Contributors

Foreign Policy senior writer Shane Harris examines the dangers and potential advantages of the coming drone explosion in “Drones Away” (page 32). Harris, 37, is a fellow at the New America Foundation, the 2010 recipient of the Gerald R. Ford Prize for Distinguished Reporting on National Defense, and the author of The Watchers: The Rise of America’s Surveillance State (Penguin), which in 2011 won the New York Public Library’s Helen Bernstein Award for Excellence in Journalism. He says Americans need to know what to expect from flying robots. “People should know more about what these robots actually do [and] what they don’t,” he says. “They should be concerned but also excited.”

In “Big Labor Stumbles in Wisconsin” (page 64), Sean Higgins reviews Jason Stein and Patrick Marley’s More Than They Bargained For: Scott Walker, Unions, and the Fight for Wisconsin (University of Wisconsin Press). Higgins, 41, is a senior writer at The Washington Examiner, where his primary beat is organized labor. Higgins thinks the labor movement had a positive impact when it started, helping improve the often “deplorable” working conditions of the early 20th century. “There is nothing inherently wrong with workers organizing to bargain collectively,” Higgins says, citing the First Amendment. “The problem with organized labor is the coercive nature of many contracts.”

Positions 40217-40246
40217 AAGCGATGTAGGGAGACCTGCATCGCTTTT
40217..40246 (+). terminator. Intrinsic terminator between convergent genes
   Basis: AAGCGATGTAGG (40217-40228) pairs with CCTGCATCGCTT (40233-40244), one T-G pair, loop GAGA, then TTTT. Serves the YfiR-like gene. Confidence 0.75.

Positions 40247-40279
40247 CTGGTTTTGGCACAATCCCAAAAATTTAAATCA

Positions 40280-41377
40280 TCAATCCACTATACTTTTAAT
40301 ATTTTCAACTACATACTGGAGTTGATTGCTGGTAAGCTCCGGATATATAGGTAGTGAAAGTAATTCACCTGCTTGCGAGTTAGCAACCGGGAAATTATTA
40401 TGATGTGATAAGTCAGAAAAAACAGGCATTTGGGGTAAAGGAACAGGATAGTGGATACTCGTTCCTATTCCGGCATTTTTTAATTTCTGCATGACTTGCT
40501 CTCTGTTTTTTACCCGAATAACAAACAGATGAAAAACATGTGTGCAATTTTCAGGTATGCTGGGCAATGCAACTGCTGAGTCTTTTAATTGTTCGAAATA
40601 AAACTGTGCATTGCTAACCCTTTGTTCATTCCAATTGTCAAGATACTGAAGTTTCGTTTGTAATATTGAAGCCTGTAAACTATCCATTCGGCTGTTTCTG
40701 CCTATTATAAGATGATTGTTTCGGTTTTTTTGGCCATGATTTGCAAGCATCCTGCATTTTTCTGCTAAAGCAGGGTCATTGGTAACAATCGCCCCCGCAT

Ken Layne, editor of Kinja.com, considers how the surveillance-obsessed science fiction author Philip K. Dick might have felt about the security state in “Philip K. Dick’s Visions” (page 68). Layne, 47, first encountered Dick’s fiction after seeing an early screening of the 1982 movie Blade Runner, which prompted him to buy Do Androids Dream of Electric Sheep?, the book on which the film was based. These days, he says, his favorite Dick novels are The Simulacra, “because it is very funny and very prophetic,” and The Man in the High Castle, because “it’s so solemn and prophetic.” 

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